15 Easy Money Saving Travel Tips

Waiting in line for a museumAugust is a big month for travel. People from around the world use the end of summer as an excuse to take last-minute vacations with their families before the school season begins and the cold weather returns. Europe practically shuts down as people take the month off to travel. So there is no better way to start August with some great travel tips to make your vacation go a bit easier, more enjoyable, and a lot cheaper:

1. When booking flights, sometimes it is cheaper to fly into airports other than your final destination, and then take a train or bus. This is especially true during peak travel season or festivals. For my recent flight to Valencia, the cheapest flight was $700 (with 2 stops) as everyone is traveling there for La Tomatina. Even Ryanair was $200 to fly just from London. However, it was only $550 to fly into Madrid and then another $50 to take the train. I saved myself $100 USD and 6 hours in layover time getting to Valencia before I would have otherwise.

2. Always get behind business travelers when in security lines. Families have more stuff and move much slower. Frequent fliers know exactly how to move through that line quickly and have everything ready even before they grab the x-ray machine tray. I also try to avoid older travelers because they always seem to forget the liquid rule.

3. Always find out what type of plane you are flying on so you know how nice the seats and amenities are as not all planes are created equal. For example, American Airlines MD-80s have wi-fi installed, but as of right now, smaller Boeing planes do not. Newer versions of planes also tend to have more leg room and nicer seats. Not all aircraft have personal TV screens either. When booking your flight, the airlines will tell you what kind of plane you are flying on and you can check its quality at the site Seat Guru, which lets you know the amenities and configurations of every plane out there. No one wants to be on a long flight in an old plane.

Find out more about airline tickets at my in depth article on how to get a cheap flight.

4. If you like hotels, last-minute deals on Priceline or Hotwire can get you rooms over 60% off the normal price. You can bid for your rooms and if you decide to do this, use the website Better Bidding to see what others have bid on recently so you don’t overbid. I got a room in Times Square during the Christmas season for $90 USD per night this way. That is a steal. You don’t need to be a member of the forums in order to see the bids other people placed but you do need to be a member to post on the forum.

5. When you check in to the hotel, ask for an upgrade. Tourism is very bad right now and you are much more likely to get free upgrades and goodies just by asking. They want to keep customers happy and have them go home recommending them to others. Use that to your advantage.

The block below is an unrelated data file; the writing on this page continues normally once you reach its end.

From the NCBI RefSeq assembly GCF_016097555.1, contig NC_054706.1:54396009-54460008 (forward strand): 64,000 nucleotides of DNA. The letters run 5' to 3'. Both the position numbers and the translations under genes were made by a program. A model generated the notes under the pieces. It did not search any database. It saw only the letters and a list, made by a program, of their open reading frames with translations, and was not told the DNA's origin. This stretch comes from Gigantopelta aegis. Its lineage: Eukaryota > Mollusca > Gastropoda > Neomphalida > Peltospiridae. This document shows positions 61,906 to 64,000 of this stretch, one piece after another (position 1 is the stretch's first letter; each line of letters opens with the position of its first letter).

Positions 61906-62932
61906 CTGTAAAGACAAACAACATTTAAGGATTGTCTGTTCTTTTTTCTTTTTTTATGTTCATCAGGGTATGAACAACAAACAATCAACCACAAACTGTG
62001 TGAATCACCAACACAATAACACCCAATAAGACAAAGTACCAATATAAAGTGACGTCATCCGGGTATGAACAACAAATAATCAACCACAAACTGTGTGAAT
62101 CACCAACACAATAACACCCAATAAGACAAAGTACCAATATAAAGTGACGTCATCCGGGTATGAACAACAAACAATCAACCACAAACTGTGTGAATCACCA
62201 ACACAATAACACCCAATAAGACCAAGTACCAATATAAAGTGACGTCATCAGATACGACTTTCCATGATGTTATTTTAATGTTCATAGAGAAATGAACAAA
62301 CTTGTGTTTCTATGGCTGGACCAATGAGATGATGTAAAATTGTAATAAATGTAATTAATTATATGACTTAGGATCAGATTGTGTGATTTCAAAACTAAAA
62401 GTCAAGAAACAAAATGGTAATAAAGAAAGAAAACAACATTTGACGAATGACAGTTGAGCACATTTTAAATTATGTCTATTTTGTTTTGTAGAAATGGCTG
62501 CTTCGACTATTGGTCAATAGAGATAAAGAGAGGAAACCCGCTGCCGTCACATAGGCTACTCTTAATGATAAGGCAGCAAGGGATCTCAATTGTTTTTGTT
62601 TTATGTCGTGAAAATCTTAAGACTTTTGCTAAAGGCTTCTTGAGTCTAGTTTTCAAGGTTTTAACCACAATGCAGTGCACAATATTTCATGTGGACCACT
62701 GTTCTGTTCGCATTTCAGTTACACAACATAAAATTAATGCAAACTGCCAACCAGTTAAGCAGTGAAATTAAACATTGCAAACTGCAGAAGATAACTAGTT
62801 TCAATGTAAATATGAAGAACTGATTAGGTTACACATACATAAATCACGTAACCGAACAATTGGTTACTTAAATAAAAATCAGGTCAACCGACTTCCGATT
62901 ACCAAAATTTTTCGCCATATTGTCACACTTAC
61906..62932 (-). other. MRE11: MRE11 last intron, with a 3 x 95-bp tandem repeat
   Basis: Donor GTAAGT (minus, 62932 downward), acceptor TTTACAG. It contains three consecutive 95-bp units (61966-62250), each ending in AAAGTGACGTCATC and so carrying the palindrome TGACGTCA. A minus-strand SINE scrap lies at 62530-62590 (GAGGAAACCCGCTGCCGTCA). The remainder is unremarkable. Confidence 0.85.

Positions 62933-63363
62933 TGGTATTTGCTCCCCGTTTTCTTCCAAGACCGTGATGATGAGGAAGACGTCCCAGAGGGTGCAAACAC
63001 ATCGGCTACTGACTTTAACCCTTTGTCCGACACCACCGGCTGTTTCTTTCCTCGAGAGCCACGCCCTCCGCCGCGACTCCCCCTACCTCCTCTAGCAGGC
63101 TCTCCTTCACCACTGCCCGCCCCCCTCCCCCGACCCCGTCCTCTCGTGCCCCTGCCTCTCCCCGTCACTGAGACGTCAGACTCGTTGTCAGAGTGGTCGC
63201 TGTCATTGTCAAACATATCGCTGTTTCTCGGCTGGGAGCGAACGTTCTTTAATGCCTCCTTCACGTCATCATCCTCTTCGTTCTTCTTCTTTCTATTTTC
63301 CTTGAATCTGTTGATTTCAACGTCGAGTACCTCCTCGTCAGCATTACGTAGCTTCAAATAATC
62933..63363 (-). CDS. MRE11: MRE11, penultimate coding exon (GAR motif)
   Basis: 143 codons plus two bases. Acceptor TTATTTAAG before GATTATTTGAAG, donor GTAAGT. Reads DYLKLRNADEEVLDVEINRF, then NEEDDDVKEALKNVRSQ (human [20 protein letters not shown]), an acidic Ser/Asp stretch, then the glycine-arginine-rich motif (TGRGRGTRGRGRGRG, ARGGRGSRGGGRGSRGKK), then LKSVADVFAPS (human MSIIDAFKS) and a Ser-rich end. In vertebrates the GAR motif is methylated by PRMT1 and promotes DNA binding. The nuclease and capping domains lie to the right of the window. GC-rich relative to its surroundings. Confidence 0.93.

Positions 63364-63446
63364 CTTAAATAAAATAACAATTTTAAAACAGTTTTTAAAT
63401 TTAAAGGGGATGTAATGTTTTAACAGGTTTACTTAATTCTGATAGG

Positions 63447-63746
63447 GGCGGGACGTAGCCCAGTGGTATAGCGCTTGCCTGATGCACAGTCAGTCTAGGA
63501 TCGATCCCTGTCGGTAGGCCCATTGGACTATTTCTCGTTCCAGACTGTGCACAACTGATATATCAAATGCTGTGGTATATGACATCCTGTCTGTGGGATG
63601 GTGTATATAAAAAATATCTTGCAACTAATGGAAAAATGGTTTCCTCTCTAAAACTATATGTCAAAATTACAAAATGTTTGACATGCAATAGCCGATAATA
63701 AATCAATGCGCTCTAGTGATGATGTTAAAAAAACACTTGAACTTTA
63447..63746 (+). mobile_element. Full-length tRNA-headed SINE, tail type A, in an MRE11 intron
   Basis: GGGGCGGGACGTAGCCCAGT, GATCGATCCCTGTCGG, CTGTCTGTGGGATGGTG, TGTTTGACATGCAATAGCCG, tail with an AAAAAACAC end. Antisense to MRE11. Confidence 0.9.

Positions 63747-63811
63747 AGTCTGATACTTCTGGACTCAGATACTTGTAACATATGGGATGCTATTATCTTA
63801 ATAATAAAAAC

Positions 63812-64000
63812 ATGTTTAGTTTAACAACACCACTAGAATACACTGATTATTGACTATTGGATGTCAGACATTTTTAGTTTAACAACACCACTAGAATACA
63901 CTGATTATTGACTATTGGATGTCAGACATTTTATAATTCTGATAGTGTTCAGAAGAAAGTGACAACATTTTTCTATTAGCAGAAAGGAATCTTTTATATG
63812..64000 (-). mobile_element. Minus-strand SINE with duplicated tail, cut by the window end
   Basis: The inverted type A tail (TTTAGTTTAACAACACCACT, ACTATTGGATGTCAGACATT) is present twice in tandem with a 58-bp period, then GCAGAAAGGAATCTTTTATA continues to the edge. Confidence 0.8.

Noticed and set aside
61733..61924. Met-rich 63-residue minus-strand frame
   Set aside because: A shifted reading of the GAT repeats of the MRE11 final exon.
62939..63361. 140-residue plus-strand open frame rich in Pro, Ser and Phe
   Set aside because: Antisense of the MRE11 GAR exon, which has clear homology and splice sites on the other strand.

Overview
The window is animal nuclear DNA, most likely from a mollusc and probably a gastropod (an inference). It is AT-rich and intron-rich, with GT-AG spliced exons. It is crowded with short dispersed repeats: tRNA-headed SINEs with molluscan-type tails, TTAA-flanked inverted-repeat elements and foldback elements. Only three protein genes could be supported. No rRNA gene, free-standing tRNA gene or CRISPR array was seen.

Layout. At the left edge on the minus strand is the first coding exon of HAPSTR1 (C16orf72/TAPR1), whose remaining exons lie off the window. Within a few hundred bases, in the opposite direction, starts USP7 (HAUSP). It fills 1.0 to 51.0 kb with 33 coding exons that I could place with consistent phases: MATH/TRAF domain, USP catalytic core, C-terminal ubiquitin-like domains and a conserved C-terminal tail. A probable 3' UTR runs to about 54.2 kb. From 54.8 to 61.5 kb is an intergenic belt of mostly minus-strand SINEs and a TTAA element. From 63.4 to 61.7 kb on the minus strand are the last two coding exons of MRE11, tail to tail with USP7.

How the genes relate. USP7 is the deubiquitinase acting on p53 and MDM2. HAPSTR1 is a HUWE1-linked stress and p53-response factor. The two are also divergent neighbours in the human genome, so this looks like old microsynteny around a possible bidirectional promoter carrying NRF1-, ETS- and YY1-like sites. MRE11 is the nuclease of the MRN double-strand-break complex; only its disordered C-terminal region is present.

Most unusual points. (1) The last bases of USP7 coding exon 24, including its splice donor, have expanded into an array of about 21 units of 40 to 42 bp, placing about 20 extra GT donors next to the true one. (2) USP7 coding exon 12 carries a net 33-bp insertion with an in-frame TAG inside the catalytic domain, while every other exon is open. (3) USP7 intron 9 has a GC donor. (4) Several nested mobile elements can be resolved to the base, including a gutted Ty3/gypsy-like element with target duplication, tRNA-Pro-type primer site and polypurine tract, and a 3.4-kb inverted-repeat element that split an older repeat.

6. If you are traveling with 3-4 people, consider getting a suite. Couches usually fold out into beds making that Priceline/Hotwire negotiated room even cheaper. Four of us split a king suite in a 4 star hotel in Chicago for $50 each per night.

7. If you are in a city for a week or more, renting a furnished apartment can be cheaper than a hotel. You can find a lot of great rented apartments through websites like AirBnB, Wimdu, Home Away, and 9Flats. You’ll be renting out people’s apartments and they are always cheaper than a Hilton plus come with a kitchen so you can cook your food and lower your expenses more. I’ve written more about this style of travel here.

8. You can also use sites like Couchsurfing and Hospitality Club to stay with locals for free. I love these sites. I’ve used Couchsurfing close to a dozen times and have had nothing but good interactions on the sites. Not only is it a great site for getting an inexpensive place to stay but you get to hang out with locals and learn about the city in a way no guidebook could ever teach you.

9. Most hostels offer private rooms that are cheaper than hotels. You will have your own bathroom, new sheets each day, free Wi-Fi, and sometimes even a T.V. In New York, my private hostel room was $80 per night. The closest one star hotel in the area (Central Park) cost $120 and did not include wi-fi (but probably some bed bugs).

You can find more information at my article on how to pick the best hostel and how to get free and cheap accommodation.

10. Always visit the local tourist office and get a tourism card. Local tourism offices (think London Tourism, Paris Tourism, New York Tourism, etc) issue cards for all their attractions, tours, and some restaurants. This card gives you free entry or substantial discounts on all the attractions and tours in a city, free local public transportation (a huge plus), and discounts at a few restaurants. By buying the Paris museum pass, I saved $85 USD off the normal price of the museums. Most major cities around the world offer these.

11. Libraries, Starbucks, and most cafes have free wi-fi or internet if you are stuck having to pay for it somewhere.